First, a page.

Puawui – Dr Sama Banya: Sierra Leone Telegraph: 31 March 2019:
There has been much activity and quite a lot of discussions in the media about the recent decision of some prominent former members of the now ruling Sierra Leone Peoples Party (SLPP) to return home. That is, to return to their party.
Prominent among them is Brima Keita – a former western regional chairman of the party. There is nothing wrong with people coming back to their roots, especially if they have acknowledged their fault and repented.
The first sign of repentance is an acknowledgement of our sin. Manjoroca the publisher of the Global Times newspaper which previously prominently featured my Puawui column, has published two strong commentaries on the situation, and in principle not only welcoming the decision because it is the right and sensible one, but he has encouraged more such action and as it were exhorted the faithful to receive their former brothers and sisters with open arms.
I do not want to cross words with my editor-in-chief who for some unexplained reason has carried only one edition of the revived Puawui column.
Manjoroca compares the current movement with that of those of us who contested for the leadership of the party along with former and late President Tejan-Kabbah in 1996. With utmost respect I must remind Manjoroca that the circumstances are very different.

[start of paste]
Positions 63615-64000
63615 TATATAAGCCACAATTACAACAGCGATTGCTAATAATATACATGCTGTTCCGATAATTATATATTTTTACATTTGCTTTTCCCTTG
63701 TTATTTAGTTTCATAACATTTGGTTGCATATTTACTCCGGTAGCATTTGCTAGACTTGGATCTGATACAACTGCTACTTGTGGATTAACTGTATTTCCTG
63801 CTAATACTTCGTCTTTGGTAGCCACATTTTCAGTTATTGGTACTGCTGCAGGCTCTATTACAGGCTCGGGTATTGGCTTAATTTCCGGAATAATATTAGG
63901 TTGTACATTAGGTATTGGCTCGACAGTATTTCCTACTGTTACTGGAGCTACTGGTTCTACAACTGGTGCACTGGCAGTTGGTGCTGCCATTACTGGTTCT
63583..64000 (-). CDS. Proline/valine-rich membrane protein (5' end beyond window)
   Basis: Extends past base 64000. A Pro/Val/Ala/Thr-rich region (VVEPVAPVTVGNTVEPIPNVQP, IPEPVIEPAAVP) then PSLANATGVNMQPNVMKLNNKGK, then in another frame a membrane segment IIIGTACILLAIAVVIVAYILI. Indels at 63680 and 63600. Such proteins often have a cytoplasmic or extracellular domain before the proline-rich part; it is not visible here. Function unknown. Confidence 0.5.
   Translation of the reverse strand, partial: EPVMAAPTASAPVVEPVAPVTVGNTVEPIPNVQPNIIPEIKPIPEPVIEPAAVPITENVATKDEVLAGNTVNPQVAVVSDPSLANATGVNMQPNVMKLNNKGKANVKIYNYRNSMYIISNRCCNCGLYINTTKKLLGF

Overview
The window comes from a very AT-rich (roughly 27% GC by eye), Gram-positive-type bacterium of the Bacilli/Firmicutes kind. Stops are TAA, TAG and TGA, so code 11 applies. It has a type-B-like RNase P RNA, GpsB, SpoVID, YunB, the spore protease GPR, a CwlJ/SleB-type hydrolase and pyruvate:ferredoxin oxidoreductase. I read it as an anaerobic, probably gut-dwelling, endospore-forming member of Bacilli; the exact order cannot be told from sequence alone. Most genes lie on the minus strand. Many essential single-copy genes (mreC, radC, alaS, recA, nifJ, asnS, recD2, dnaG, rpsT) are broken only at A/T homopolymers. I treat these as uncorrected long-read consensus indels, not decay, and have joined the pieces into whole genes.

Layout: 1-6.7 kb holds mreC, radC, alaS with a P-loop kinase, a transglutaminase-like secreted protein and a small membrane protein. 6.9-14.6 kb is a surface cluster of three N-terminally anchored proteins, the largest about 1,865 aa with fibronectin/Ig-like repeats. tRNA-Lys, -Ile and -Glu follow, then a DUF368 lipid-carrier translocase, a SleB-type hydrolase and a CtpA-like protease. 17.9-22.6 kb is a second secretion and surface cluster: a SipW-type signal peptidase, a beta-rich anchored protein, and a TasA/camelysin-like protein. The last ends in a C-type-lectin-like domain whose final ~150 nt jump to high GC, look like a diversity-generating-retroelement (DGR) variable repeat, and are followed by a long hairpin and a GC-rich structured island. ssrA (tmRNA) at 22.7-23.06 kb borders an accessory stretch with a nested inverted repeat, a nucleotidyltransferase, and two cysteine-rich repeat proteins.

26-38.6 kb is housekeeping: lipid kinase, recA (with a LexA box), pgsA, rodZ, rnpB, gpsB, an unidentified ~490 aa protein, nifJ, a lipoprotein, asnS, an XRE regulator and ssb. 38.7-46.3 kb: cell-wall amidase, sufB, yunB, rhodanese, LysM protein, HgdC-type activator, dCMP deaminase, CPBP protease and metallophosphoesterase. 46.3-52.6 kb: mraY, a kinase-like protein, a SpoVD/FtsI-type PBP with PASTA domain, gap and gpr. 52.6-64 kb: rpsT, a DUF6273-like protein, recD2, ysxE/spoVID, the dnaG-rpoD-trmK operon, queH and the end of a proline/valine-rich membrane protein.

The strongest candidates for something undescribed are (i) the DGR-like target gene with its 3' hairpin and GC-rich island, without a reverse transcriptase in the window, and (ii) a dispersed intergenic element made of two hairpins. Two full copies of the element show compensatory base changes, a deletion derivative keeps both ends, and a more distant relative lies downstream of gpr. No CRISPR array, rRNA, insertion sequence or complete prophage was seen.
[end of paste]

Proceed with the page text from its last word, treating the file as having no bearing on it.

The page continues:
Of the four of us who participated in that contest for flag bearer, only one left the party. The rest of us not only stayed on but played a prominent role in the election campaign.
In a similar manner, of the eighteen other contestants against Retired Brigadier Julius Maada Bio for the position of flag bearer in 2011, only one – Alhajie Usu Bois Kamara, went away in a huff and left the SLPP, which was reminiscent of Charles Margai in Makeni in 2005.
What about our men and women of today, Brima Keita and the rest who no doubt will be following his example sooner or in the next few months if not weeks? I will not speculate on what may have prompted the decision or the reason that the event must be accompanied by pomp and pageantry and disagreement.
The Mende are good story tellers. Time there was, in what is often referred to as the good old days when the harvest was plentiful and the rivers and streams full of fish. The traps nor communal hunts never failed to yield their dividends of deer or antelope. After the evening meal, especially if the moon was up, the men and women with the older children would gather round for storytelling. Sometimes itinerant professional storytellers would be at hand.
The same ethnic group also have a repertoire of interesting proverbs, many of which are quite amusing. One such is that a man and his mother-in-law may fall into temptation and have a sexual relationship which is taboo in the culture. Although they may be traditionally “cleansed” for their indiscretion, yet every time they meet their minds would avert to the incident.
In a similar way, our men and women left us of their own free will and at a time when we and our party needed them most. The smell of SLPP victory was in the air and all it needed was a united and determined membership like J J Siaffa, Abass Bundu, Alpha Wurie, Alpha Timbo, Fatmata Sawaneh, Prince Harding, late Alhajie Mohamed Kallon, Mansour Dumbuya, Kanja Sesey, and Veronica Sesey.
The list is inexhaustible, to say nothing of the young men and women who were often the victims of APC, military and OSD brutality, encouraged and even ordered by the likes of AIG Karrow Kamara, Palo Conteh, Pat Sow, Minkailu Bah, Lansana Fadika, Maya Kaikai, Ex Major Sengu Koroma and others.